BP One Year Later
Lessons of the Gulf oil spill.
Apr 18, 2011, Vol. 16, No. 30 • By ANDREW B. WILSON
(7) Even BP will survive. Though BP was browbeaten by the Obama administration into setting up a $20 billion fund to compensate victims of the oil spill, the company no longer appears to be in any danger of bankruptcy. The company’s stock lost more than half its value, plunging from $60 just prior to the disaster down to the high $20s in June, but has been trading in the mid-$40s so far this year.
(8) Whatever happens—and despite the absence of practical alternatives—leading environmentalists will continue to oppose oil and nuclear as the two great evils of the energy world. In the April 11 issue of Fortune, Michael Brune, the executive director of the Sierra Club, states: “We’ve had the BP gulf spill, increased concerns about the environmental impact of drilling for natural gas, and now the nuclear crisis in Japan. They’re all perfect examples of the costs of our dependence on dirty energy. . . . What are we waiting for? Why not go all in now and make that transition [to cleaner energy resources, like solar and wind] happen as quickly and smoothly as possible?”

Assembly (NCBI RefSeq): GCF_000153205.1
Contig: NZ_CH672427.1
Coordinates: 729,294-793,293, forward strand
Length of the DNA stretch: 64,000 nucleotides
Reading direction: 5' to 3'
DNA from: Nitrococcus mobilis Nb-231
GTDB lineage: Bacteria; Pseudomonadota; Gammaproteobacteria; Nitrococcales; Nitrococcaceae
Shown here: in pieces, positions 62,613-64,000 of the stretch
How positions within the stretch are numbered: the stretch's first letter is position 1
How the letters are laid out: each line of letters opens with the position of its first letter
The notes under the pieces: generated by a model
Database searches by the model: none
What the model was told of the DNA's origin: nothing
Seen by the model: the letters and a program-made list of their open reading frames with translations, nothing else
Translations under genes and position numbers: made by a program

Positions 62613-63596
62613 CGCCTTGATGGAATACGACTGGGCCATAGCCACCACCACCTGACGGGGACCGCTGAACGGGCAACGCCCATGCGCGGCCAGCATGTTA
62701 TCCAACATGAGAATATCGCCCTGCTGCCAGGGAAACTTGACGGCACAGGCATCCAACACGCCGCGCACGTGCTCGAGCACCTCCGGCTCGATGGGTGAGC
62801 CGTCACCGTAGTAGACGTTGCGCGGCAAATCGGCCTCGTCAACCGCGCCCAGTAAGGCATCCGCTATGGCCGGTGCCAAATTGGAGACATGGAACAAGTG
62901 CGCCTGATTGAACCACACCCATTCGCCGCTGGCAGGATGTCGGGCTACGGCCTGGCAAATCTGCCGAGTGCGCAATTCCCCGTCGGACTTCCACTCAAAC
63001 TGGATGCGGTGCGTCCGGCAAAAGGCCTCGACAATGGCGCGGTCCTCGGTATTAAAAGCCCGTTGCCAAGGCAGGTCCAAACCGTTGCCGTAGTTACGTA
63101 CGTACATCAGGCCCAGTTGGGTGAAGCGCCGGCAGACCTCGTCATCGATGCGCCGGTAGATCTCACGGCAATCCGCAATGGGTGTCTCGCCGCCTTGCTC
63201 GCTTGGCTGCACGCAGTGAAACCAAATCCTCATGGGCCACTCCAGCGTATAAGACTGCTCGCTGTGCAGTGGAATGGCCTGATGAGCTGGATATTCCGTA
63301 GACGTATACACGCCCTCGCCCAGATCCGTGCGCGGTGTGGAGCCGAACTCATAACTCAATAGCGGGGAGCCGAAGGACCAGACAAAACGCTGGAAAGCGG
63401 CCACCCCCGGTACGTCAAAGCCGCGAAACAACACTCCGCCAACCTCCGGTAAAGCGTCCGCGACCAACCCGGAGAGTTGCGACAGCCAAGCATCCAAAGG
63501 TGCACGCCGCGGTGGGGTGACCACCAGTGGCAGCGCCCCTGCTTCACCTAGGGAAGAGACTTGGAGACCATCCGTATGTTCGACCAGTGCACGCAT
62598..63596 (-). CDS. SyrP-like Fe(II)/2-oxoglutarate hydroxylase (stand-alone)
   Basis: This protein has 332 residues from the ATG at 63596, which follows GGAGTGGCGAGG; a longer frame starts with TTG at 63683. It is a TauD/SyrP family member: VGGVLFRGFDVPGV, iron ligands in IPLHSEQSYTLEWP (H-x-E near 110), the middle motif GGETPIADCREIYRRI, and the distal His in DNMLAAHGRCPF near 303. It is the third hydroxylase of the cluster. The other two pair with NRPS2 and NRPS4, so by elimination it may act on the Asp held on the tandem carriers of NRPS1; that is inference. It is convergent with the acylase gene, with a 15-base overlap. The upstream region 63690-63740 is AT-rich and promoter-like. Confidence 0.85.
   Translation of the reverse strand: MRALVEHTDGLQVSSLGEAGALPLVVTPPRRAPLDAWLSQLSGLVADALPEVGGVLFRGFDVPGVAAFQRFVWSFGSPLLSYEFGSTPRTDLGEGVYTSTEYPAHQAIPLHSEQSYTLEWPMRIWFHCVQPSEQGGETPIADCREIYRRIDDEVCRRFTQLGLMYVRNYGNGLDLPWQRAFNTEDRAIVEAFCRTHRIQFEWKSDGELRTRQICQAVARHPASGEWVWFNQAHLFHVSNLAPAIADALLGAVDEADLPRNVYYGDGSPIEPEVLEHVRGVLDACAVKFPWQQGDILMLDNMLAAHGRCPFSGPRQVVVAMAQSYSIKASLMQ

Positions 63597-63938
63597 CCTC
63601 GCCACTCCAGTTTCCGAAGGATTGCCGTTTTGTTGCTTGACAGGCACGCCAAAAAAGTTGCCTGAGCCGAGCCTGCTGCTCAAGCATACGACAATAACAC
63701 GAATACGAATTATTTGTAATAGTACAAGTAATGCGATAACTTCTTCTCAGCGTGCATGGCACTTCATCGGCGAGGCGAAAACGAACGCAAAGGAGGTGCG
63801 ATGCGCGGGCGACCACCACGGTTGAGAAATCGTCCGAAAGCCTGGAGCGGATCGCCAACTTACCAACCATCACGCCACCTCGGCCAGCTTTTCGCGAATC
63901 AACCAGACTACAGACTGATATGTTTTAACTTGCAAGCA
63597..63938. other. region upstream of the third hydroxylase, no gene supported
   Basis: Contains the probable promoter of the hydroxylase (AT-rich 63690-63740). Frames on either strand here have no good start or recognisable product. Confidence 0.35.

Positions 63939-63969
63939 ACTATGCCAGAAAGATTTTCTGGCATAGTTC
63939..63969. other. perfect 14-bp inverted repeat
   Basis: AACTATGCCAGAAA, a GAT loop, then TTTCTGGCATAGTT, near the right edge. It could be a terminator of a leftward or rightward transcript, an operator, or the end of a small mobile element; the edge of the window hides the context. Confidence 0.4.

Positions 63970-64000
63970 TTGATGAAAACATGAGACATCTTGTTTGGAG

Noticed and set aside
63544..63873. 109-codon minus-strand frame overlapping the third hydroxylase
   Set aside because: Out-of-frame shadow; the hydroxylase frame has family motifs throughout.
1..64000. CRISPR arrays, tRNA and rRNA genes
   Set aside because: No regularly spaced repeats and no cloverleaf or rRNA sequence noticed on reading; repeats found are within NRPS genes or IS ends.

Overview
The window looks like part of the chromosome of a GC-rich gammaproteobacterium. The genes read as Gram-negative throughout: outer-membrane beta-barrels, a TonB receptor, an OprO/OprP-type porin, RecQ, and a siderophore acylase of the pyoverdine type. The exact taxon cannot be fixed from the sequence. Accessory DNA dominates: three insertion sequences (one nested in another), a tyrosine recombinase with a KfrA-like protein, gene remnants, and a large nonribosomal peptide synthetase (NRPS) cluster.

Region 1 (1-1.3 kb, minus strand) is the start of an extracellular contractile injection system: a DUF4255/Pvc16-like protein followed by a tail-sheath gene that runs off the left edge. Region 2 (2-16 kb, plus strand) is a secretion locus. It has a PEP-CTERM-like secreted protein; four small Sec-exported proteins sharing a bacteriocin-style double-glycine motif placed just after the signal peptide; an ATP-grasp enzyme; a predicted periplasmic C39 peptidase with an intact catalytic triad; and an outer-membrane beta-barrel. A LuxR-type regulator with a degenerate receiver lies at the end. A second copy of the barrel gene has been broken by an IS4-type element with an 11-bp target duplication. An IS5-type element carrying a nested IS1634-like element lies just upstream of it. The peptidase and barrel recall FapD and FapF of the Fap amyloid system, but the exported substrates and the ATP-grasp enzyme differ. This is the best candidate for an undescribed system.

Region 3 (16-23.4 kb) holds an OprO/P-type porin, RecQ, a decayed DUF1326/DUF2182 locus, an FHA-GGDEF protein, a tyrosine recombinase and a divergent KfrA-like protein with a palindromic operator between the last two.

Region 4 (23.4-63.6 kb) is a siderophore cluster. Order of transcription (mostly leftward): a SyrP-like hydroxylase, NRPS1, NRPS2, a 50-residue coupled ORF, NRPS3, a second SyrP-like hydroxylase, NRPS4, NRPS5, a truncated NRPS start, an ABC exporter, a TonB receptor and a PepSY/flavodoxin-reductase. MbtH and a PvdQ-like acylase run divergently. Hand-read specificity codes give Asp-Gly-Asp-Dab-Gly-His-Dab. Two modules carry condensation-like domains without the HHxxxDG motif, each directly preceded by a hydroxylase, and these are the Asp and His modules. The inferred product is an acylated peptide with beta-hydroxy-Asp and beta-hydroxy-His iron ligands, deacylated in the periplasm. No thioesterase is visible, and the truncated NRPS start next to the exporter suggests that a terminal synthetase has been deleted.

(9) Based on the Gulf oil spill, we also learned that the Obama administration is prone to empty gestures and political grandstanding in the midst of what is perceived to be a national emergency.
President Obama made the spurious claim: “Make no mistake: BP is operating at our direction. Every key decision and action they take must be approved by us in advance.” Ken Salazar, the secretary of the interior, even threatened to push BP “out of the way” if it didn’t move faster. That caused Coast Guard commandant Admiral Thad Allen, overseeing the federal response, to gasp: “Replace them with what?”
Andrew B. Wilson is a writer and fellow at the Show-Me Institute, a free-market think tank in St. Louis.
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